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General News of Thursday, 13 September 2012

Source: Daily Graphic

'President Mills Was Not Brought To Hospital In A Van - Brig Gen Kpornyo

The Commander of the 37 Military Hospital, Brigadier General Paul K. Kpornyo, has dismissed reports that the late President John Evans Atta Mills was transported to the hospital in a KIA van. He said the late President was brought to the hospital in an ambulance which had on board a doctor and two paediatricians.

The health personnel, he said, took care of the late President as the ambulance moved from the Castle until it arrived at the hospital.

Brigadier General Kpornyo stated this at the maiden graduation ceremony of the postgraduate students of Diploma in Project Design and Management (DPDM) in Accra yesterday.

The five graduates who completed the one-year programme were Lt Col. Gordon Appiah, Officer in Charge of the Neurosurgery Department of the 37 Military Hospital; Dr Edmund Asumanu, Coordinator of the DPDM programme at the 37 Military Hospital; Major Michael Antiaye, Officer in Charge of Chemist at the hospital; Mr Eugene Snyper, the Human Resource Manager of the hospital, and Major Kwame Adomako, the General Surgeon.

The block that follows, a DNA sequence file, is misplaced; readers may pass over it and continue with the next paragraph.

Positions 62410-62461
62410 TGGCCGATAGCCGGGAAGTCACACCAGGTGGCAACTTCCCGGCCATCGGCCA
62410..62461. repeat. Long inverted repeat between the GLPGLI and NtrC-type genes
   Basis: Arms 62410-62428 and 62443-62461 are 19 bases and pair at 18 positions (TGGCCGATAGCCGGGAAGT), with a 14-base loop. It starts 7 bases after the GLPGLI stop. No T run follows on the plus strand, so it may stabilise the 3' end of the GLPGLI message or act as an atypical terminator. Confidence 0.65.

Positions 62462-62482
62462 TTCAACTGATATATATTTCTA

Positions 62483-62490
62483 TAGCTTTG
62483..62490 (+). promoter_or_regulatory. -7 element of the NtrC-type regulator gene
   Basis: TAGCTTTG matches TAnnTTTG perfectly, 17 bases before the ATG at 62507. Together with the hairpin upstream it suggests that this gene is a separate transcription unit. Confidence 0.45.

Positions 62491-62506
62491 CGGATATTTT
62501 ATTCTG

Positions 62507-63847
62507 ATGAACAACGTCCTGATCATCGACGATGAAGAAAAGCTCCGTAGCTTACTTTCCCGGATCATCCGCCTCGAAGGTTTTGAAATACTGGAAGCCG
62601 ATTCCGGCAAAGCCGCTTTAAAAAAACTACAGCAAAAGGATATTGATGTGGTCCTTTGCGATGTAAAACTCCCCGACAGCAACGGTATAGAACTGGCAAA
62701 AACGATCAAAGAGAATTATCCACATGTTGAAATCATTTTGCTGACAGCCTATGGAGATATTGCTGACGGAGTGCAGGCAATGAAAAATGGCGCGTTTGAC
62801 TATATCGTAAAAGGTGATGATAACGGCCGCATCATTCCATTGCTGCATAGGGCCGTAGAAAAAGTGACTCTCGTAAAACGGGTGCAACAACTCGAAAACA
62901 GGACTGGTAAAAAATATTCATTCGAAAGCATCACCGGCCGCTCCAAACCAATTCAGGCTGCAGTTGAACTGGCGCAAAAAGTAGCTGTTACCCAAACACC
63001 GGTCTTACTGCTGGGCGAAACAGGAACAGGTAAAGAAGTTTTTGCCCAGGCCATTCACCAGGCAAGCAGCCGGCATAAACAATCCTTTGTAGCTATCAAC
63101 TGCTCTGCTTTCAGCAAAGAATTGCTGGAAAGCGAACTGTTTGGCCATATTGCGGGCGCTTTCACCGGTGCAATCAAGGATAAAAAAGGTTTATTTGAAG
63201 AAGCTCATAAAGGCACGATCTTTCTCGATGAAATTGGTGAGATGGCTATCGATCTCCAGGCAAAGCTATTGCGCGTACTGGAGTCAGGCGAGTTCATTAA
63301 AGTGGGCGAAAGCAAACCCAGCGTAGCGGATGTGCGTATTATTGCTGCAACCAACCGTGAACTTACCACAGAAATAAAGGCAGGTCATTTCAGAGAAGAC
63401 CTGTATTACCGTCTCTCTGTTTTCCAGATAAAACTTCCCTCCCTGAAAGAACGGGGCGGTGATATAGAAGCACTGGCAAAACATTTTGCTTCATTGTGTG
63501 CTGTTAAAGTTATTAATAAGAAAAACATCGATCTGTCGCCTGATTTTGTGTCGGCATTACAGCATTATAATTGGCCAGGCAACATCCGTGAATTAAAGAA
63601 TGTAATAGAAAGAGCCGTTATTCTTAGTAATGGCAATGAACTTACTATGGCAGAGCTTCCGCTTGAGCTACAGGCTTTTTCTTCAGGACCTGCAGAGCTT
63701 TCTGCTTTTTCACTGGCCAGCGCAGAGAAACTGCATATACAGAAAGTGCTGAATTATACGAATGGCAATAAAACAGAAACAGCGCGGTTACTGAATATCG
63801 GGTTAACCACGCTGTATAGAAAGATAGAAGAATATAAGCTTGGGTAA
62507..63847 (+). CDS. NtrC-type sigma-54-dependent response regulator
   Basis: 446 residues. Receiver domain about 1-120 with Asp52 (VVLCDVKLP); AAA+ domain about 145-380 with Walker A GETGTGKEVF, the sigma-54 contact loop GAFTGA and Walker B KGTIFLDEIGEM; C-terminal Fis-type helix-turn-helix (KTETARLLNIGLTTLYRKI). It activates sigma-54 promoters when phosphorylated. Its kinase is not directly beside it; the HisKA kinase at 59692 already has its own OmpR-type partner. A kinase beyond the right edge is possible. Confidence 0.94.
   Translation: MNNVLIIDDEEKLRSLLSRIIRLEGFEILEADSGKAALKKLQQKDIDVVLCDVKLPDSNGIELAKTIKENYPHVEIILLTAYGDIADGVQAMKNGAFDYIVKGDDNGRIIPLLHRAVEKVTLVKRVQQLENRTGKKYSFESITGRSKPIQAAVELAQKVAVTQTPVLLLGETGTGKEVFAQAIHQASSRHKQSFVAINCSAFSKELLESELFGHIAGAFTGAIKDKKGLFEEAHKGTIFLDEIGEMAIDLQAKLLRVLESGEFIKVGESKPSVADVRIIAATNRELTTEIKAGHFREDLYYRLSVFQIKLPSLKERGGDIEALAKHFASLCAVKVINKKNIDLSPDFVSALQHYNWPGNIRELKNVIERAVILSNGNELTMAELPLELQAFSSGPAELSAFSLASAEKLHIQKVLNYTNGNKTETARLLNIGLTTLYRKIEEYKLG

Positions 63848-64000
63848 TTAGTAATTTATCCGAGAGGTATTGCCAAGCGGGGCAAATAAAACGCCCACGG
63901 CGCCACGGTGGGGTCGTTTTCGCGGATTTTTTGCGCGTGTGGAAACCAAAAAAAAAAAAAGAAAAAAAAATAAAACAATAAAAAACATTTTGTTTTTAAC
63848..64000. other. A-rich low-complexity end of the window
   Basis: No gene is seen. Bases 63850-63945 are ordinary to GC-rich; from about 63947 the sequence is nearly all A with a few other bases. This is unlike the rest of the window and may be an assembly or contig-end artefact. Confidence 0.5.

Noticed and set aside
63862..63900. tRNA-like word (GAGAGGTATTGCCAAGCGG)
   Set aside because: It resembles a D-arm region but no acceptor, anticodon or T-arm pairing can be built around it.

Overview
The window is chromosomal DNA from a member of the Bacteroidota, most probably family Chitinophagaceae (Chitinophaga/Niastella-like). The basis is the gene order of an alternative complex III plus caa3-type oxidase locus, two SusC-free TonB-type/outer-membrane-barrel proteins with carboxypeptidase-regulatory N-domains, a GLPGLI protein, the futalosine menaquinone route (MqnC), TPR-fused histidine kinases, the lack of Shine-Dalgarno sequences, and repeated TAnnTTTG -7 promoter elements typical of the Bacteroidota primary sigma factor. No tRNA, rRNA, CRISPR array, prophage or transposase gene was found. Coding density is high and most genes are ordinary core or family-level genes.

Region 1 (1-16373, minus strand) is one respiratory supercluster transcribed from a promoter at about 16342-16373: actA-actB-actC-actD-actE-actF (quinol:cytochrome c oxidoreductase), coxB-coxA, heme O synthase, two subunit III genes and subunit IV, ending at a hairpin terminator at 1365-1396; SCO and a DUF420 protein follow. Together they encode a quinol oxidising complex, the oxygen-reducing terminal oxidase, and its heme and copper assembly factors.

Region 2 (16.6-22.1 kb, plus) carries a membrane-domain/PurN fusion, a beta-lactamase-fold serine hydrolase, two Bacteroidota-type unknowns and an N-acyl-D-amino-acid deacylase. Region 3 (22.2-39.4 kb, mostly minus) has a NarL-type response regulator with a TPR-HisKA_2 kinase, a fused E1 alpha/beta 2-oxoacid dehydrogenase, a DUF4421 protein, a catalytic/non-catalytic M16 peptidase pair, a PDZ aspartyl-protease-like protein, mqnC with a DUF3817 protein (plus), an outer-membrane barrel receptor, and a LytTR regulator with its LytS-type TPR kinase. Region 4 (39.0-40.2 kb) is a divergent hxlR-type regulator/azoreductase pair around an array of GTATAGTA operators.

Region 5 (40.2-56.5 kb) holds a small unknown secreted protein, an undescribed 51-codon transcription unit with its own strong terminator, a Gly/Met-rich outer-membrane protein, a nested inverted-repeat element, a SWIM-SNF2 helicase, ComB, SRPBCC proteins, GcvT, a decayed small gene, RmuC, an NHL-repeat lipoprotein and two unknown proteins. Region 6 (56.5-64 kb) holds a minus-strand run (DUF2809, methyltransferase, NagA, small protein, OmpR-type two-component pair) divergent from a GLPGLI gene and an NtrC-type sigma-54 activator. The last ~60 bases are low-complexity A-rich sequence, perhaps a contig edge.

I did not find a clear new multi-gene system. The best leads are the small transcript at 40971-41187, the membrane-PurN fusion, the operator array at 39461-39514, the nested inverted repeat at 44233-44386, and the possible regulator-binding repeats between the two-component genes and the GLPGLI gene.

As part of the course, the graduands presented their DPDM projects on emergency in mortality, emergency in attendancy, employee turnover in the hospital and costing of pharmaceutical services.

They also identified some related health issues in the hospital and recommended redress, as part of the project.

The DPDM programme aims at providing health professionals in the country with the experience of designing and managing their own research projects on common local clinical or health-related problems.

It is anticipated that the programme would strengthen the multi-disciplinary research capacity within the hospital and improve graduates’ knowledge and expertise in educational techniques, as well as impact positively on locally important healthcare issues in the country.

Currently the programme runs at the Komfo Anokye Teaching Hospital (KATH) in Kumasi and the 37 Military Hospital in Accra.

Brigadier-General Kpornyo explained that the hospital was called before the late President was brought in and that there were five doctors waiting for his arrival with the ambulance.

“The 37 Military hospital had always been responsible in taking care of the late President’s health,” he added.

The International Coordinator of the programme from Liverpool School of Tropical Medicine in the United Kingdom, Prof. Imelda Bates, said there was the need to continue the programme in the hospital and advised senior officers and management to ensure that the programme was run yearly.

She advised the country’s hospitals to consider research as part of health delivery to enhance health care.

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